After searching for a title, choose the source for the program. In Linux Mint, DEB and Flatpak packages are displayed side by side in the Software Manager. Notice at the bottom left for each package, the source is labelled as LM Package or Flathub.

Alternatively, when the application is selected, there is another place to choose the installation source. Here its displayed as System Package or Flatpak (Flathub). Note that the sources may have different versions available.

Install via Terminal

Installing software from Software Manager is fine but sometimes using a command line can be quicker. A short list of popular software is included. Some of these are available exclusively as Flatpaks.

Bitwarden is a free password syncing utility. Note: the Flatpak is not an official release.

flatpak install flathub com.bitwarden.desktop

GIMP is the Graphic Image Manipulation Program, an open source Photoshop competitor.

sudo apt install gimp 

Microsoft TrueType fonts includes many popular Microsoft fonts and can improve compatibility with Microsoft Office produced files.

sudo apt install ttf-mscorefonts-installer

Simplenote is a basic free cross platform note taking application.

flatpak install flathub com.simplenote.Simplenote

Spotify is the ridiculously popular music streaming service.

sudo apt install spotify-client

Steam is a popular place to download games for Linux.

sudo apt install steam-installer

QBittorrent is my favorite torrent tool but there are many options including Transmission, KTorrent, Deluge. Transmission is installed by default.

sudo apt install qbittorrent 

Visual Studio Code is a lightweight source code editor.

flatpak install flathub com.visualstudio.code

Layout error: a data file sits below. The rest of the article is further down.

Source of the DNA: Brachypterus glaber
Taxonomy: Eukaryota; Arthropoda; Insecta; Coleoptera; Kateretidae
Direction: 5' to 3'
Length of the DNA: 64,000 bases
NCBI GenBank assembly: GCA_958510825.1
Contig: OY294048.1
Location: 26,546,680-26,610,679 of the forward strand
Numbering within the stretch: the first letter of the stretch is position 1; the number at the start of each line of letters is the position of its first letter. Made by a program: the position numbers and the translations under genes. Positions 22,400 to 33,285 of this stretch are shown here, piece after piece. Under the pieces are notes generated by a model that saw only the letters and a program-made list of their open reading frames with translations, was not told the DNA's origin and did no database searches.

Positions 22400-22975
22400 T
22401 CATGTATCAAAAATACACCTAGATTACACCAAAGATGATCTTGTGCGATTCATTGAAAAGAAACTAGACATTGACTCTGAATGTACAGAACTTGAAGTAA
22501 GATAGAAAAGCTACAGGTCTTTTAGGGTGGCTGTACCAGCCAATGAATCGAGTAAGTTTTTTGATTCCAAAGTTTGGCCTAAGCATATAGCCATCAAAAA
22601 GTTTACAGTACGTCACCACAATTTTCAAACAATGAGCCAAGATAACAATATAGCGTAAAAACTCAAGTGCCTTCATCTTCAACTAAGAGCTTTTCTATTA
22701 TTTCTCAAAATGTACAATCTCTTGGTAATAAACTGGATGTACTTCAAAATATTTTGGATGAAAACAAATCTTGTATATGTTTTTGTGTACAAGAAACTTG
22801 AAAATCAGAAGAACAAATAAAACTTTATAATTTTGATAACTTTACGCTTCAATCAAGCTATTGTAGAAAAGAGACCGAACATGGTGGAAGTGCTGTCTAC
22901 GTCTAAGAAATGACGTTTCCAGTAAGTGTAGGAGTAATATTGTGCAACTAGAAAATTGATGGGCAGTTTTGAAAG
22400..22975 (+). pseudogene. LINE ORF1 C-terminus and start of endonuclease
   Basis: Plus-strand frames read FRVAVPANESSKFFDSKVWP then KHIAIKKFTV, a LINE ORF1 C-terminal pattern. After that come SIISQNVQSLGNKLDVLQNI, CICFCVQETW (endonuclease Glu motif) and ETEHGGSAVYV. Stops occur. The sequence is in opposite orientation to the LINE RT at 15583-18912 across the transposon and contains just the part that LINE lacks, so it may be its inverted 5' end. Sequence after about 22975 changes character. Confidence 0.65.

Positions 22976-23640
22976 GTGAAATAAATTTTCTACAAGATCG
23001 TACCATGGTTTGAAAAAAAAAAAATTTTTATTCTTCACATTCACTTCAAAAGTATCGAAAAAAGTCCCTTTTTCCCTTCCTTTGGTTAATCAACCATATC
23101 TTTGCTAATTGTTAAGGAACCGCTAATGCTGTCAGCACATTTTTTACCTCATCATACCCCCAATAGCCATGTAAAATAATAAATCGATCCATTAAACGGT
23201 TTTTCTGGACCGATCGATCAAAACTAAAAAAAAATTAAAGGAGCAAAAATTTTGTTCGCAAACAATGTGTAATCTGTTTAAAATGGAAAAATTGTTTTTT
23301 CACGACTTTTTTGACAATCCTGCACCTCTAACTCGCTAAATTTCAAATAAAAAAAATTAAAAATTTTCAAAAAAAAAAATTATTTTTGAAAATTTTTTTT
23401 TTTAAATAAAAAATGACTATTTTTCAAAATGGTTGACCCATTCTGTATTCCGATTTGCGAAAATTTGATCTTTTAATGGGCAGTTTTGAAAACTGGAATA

VLC is an immensely popular media player that can play virtually anything. Celluloid is included by default to play videos.

sudo apt install vlc 

Browsers

Firefox is the de facto standard browser across Linux. The Mozilla team that produces Firefox strives to maintain a standards compliant, free and open source means of accessing the Internet. There are several other choices that may work better for particular users.

Google Chrome is the most popular browser. It is based on the open source Chromium with added Google bits. A Flatpak version is available but this command installs the DEB version directly from Google.

wget https://dl.google.com/linux/direct/google-chrome-stable_current_amd64.deb
sudo apt install ./google-chrome-stable_current_amd64.deb

Vivaldi is yet another Chromium based browser with its own sync tool and tweaks.

Microsoft Edge originally used a Microsoft built engine but its now based on Chromium. Edge is still in development for Linux so some features may be lacking. I noticed progressive web apps don’t seem to work. Microsoft Edge Beta is also available.

Opera has been around longer most others on this list. It offers multiple desktop and mobile browsers. Snaps are available for Stable, Beta, and Developer.